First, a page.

Saturday, 6 February 2021

Haydn's Creation: Chaos and Light


The ‘Representation of Chaos’, with which The Creation opens, is justly the most celebrated number in the oratorio, and it is clear from the sketches that Haydn took unprecedented pains over its composition. Heinrich Schenker wrote of Haydn ‘stretching and straining’ his musical means, to recall in its mysteries ‘the mysteries of Chaos’. Without the aid – or constraint – of a text, the composer depicts the universe prior to the Creative act, whilst also prefiguring that act. This movement does not begin in C minor; it opens with an emphatic unison C, of indeterminate length and indeterminate tonality. As Hegel would point out in the second chapter of his Logic, an absolute – that is, a true beginning and basis for all subsequent determinations – cannot in itself be determinate.              


From the outset, Haydn evolves his tonality, but he does not immediately introduce a tonic chord of C minor. When the music first seems to be heading that way, he substitutes an interrupted cadence for the expected full close (bars 4-5). The cosmos does not evolve in a few seconds, even in Haydn’s concentrated chronology. As the musical conception develops, so do intimations of life. The very slow, swirling mass of nothingness – ‘the earth was without form and void’ – is breached first by a triplet figure (bar 6), and later by another sign of organized motion in chaos, a double dotted figure. Lawrence Kramer writes: ‘From a scientific standpoint, the … structure effects a heroic reduction of chaos to lawlike, quasi-mathematical regularity.’ Surging dynamic marking evokes the ebb and flow of the first tides, for it is from the oceans that the first life-forms will emerge. This was recognized in contemporary reviews, for example that in the Allgemeine Musikalische Zeitung of 21 January 1801: ‘… single notes come forth, spawning others in turn … Movement begins. Powerful masses grate against each other and begin to gestate … Unknown forces, swimming and surging, … bring tidings of order.’ As the Spirit of God moveth upon the waters, the life figurations multiply and subdivide themselves, and the seeds of order are sown, before we return to the void whilst awaiting the first words of this sacred drama. There had been some precedent for this in the germinal introductions to Haydn’s London symphonies – at any rate, all but no.95, which ironically is in C minor – but, harmonically rich though they be, this is an introduction of another magnitude, as befits an introduction preparing the way for the specific musical and verbal drama of Creation.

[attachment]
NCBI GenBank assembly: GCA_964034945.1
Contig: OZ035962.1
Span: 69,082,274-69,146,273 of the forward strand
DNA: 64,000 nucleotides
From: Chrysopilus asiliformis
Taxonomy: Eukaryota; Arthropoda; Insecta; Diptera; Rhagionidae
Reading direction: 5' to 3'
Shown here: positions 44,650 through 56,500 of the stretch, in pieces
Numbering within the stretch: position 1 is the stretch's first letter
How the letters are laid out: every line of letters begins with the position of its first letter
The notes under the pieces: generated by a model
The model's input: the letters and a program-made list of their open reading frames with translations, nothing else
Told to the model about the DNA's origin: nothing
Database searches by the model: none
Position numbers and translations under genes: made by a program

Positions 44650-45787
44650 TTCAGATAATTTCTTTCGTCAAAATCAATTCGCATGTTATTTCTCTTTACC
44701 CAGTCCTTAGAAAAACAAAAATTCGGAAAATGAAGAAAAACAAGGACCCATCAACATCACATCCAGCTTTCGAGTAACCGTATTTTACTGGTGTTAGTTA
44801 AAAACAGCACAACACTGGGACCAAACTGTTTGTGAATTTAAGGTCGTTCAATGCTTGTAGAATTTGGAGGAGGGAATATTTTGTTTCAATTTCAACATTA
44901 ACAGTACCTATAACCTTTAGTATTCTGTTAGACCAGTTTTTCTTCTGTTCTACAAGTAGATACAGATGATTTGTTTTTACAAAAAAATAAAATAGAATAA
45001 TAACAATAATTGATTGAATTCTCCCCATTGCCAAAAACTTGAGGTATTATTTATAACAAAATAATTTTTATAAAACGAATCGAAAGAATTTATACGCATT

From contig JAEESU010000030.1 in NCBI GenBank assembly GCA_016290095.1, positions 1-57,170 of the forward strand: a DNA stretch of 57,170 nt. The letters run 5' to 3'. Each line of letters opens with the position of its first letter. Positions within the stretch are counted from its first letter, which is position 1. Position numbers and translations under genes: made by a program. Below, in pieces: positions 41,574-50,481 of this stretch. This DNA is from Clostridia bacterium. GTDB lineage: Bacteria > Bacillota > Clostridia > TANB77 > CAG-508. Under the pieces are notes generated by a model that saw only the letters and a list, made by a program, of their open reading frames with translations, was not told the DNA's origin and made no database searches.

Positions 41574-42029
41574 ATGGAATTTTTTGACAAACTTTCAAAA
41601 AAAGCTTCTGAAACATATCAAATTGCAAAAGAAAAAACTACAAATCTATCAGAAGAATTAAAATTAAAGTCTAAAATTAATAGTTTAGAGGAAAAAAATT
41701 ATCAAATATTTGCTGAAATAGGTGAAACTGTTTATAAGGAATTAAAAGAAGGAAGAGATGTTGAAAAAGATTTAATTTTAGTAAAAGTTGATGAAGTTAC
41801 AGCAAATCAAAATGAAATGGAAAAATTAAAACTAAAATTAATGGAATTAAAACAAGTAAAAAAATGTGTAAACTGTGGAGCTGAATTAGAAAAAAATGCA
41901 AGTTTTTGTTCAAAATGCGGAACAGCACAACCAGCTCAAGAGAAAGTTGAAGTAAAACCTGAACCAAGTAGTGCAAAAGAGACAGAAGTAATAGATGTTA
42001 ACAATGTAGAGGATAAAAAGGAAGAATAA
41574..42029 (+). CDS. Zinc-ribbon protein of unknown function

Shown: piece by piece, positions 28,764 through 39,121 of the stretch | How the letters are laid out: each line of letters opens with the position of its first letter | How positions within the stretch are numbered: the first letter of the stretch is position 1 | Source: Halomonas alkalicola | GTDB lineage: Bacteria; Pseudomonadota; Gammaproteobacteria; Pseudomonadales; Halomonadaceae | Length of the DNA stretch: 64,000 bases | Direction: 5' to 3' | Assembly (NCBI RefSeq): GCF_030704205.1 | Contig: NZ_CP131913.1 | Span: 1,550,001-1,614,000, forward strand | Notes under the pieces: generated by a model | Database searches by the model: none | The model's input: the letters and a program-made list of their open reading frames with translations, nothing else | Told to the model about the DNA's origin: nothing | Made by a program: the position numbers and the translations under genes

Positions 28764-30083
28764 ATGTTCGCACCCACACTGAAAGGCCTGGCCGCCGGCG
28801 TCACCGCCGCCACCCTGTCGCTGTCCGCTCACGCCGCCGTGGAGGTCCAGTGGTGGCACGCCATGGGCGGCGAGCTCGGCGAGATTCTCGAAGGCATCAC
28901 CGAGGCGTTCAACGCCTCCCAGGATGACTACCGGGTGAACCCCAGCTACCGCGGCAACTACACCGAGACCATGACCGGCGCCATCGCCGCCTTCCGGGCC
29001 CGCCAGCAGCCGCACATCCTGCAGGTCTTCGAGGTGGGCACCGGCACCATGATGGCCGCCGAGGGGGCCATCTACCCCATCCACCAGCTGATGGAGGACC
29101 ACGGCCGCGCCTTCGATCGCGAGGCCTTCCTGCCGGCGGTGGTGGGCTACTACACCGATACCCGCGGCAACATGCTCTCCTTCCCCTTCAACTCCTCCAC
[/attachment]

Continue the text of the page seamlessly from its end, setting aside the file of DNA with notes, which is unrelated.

Donald Tovey points out that the ‘Representation of Chaos’ harmonizes well not only with the Biblical account of Creation, but also with the work of Pierre-Simon Laplace and Kant. In his Universal Natural History and Theory of the Heavens, disseminated widely since the 1750s, but even more widely during the 1790s, Kant had voiced the traditional Christian doctrine of Creation in space and time (whose validity would be both proven and denied in his subsequent, critical philosophy.)  He had argued that ‘there is a God precisely because Nature can proceed even in Chaos in no other way than regularly and orderly.’ Haydn, Tovey remarks, ‘did a certain amount of dining-out in fin-de-siècle London, [and] was as likely to have heard of the Nebular Hypothesis as a modern diner-out is likely to hear of Einstein and Relativity’.


Replica of Herschel's telescope, Bath